Last Sunday and Monday mornings were so foggy, caution was required on the roadways. The expression “pea soup” may have been mentioned.

It was also so unpleasantly humid that I confess I spent most of the weekend indoors.

I have an apple tree that was here on the property when I moved in back in 1974. It was in desperate need of pruning and was misshapen, caused by its close neighbor, an overpowering pine tree. After the pine was removed, it took years to grow straight again.

My young son Jeremiah did some pruning, with me on the ground bossing him around.

For several years it produced pathetic, gnarled fruits. But finally it is doing its intended job. The apples actually look and taste like apples. The only problem is getting the drops picked up before the bunnies find them.

I sliced a good amount and realized I did not have a lemon to squeeze over them to prevent browning. Luckily I found a bottle of lemonade. It did the trick.

The photo this week is of grandson Christian with his daughter — and my great-granddaughter, imagine that — Athena Flanders. I thought it was fitting, what with the start of the annual bluefish derby, to highlight the importance of starting them young.

With the exception of occasional trout caught by my Dad in mountain streams, I did not grow up eating fish. It wasn’t until moving to the Vineyard and working at the Black Dog in the late ‘70s and ‘80s that I became aware of the search for and love of ocean fish. Jack Livingston was the kitchen manager at the time. He went to the docks and got the newest of the fresh catch off the boats. The fishermen would bring their daily catch to the restaurant’s back door. Jack would scale and debone everything and have it table-ready for that night’s dinner crowd.

It’s wonderful to live in a place with so many natural resources. I have no doubt we could sustain ourselves just like they did in years past.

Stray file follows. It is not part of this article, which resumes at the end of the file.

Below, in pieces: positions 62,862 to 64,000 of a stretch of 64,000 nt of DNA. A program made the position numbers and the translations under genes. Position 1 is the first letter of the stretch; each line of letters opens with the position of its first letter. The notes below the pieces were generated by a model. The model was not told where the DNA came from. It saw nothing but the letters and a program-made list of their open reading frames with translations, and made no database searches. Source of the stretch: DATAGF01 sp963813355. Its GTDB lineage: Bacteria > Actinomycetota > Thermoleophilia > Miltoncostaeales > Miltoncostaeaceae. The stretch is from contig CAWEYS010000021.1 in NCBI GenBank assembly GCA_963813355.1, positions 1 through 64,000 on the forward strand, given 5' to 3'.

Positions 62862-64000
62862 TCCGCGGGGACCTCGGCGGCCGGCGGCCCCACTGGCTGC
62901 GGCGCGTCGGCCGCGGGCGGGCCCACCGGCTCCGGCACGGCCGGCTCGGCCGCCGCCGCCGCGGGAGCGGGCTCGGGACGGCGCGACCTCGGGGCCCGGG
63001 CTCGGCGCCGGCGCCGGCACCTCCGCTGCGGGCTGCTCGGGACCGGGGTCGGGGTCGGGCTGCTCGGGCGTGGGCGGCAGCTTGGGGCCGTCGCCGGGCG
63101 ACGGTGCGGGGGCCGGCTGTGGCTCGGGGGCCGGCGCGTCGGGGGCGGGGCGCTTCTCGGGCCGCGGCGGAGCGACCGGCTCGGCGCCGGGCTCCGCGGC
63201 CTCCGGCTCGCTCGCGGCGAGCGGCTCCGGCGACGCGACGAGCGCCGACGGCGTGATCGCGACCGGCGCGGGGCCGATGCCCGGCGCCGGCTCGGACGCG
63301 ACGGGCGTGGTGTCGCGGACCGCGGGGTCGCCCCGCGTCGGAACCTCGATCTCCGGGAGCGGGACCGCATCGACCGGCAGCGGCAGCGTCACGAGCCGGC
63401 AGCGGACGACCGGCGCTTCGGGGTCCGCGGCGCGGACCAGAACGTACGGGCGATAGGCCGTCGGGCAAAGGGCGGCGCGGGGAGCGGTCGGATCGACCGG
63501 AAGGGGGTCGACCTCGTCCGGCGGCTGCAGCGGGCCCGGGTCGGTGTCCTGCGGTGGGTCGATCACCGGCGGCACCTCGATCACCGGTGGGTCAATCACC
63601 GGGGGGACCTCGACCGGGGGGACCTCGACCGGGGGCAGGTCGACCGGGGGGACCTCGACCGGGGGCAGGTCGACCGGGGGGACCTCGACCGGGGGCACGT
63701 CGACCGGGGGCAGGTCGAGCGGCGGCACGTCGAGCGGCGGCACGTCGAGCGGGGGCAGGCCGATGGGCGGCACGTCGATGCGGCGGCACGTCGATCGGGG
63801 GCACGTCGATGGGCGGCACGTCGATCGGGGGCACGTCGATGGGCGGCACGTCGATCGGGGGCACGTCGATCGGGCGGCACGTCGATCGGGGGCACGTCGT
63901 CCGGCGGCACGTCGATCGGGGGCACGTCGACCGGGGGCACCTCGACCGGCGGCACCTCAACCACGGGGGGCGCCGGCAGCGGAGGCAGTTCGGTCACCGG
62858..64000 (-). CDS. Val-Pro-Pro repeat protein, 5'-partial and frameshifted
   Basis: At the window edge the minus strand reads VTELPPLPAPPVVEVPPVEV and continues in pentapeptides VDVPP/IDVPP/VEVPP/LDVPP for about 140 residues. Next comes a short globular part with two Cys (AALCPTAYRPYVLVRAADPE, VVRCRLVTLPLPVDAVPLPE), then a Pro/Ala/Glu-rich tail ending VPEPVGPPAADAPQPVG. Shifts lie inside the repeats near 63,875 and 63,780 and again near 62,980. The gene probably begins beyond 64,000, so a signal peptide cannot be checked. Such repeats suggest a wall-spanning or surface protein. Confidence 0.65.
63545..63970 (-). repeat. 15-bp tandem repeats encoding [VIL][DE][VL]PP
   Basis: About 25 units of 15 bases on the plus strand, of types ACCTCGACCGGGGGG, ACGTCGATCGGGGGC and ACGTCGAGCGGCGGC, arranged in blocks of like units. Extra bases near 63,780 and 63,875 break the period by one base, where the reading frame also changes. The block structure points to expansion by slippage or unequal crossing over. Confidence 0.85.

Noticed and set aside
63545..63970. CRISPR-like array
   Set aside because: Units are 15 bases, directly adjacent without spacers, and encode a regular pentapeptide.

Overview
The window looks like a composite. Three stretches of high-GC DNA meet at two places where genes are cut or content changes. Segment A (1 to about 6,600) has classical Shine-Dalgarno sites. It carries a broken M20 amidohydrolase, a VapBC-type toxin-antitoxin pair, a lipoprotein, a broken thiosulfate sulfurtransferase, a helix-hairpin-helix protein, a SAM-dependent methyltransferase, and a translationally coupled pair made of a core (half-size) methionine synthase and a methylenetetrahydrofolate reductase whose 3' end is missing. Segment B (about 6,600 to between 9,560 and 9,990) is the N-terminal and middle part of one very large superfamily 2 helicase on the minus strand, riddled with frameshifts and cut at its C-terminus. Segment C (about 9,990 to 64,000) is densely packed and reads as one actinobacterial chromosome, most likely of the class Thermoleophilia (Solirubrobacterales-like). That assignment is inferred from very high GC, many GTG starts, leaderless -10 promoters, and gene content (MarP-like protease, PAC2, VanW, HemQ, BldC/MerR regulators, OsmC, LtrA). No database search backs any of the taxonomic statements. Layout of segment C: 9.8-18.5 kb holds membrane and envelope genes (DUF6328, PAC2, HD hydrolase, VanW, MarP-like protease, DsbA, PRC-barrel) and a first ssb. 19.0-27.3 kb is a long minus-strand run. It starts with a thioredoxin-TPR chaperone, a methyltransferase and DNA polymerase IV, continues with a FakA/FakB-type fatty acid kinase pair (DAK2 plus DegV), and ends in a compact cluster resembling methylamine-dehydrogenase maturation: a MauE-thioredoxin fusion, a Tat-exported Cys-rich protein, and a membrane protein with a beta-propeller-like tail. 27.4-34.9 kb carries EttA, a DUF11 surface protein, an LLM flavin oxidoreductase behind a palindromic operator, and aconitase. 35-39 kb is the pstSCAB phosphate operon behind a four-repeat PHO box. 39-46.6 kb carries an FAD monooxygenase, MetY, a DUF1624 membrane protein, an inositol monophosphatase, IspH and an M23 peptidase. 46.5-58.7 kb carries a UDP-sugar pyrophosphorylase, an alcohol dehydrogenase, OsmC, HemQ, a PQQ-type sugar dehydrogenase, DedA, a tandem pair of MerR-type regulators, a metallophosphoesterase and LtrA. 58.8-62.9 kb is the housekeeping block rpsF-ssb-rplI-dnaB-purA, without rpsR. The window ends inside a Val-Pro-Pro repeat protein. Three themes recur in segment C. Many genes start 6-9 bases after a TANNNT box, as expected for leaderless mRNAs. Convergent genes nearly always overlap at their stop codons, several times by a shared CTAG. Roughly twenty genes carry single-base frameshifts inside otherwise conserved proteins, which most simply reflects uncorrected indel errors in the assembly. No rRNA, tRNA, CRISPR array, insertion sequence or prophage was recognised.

Speaking of sustaining oneself, there is plenty of food left in the gardens. If only our bodies could keep up with our good intentions. I grew some nice but small cantaloupes this year. Usually a ripe one will slip off the vine easily. I can tell as the ripe ones get a bite from some critter. I try to keep up and pick them up immediately. So far every one I’ve eaten has a spot cut out. Sigh.

The big blooming patch in the backyard is the invasive Japanese knotweed also known as false bamboo. It is actually quite pretty right now. Supposedly our English ancestors found it in parts of Asia and brought it home.

It is so invasive that almost all methods to eradicate it fail. I see areas where folks have poisoned but it’s back the following year.

I mow it, put black plastic on it, dig it, douse it with straight white vinegar, run chickens and pigs over it and am convinced it would grow through cement. Again: sigh!

Sighing might be the word of the week, month, year, decade.

The devastating earthquake in Morocco shows, once again, how fragile our existence here on earth has become.

We are following the weather forecasters about the path of Hurricane Lee but at least we are forewarned. I can’t imagine my house falling in on me with no idea what’s happening.

Our entire political system and media universe is obsessed with the next election. We are tracking the polls, interviewing crazy people and musing about the age of Joe Biden. Funny how his most likely opponent’s age is never mentioned. I guess that’s because crazy trumps age.

I’m fearful that the constant media harping on Biden’s age will influence public perception just like Hillary’s emails in 2016. We all know how that turned out. There’s no denying it. Joe Biden is old. Hopefully everyone will live to get there, too!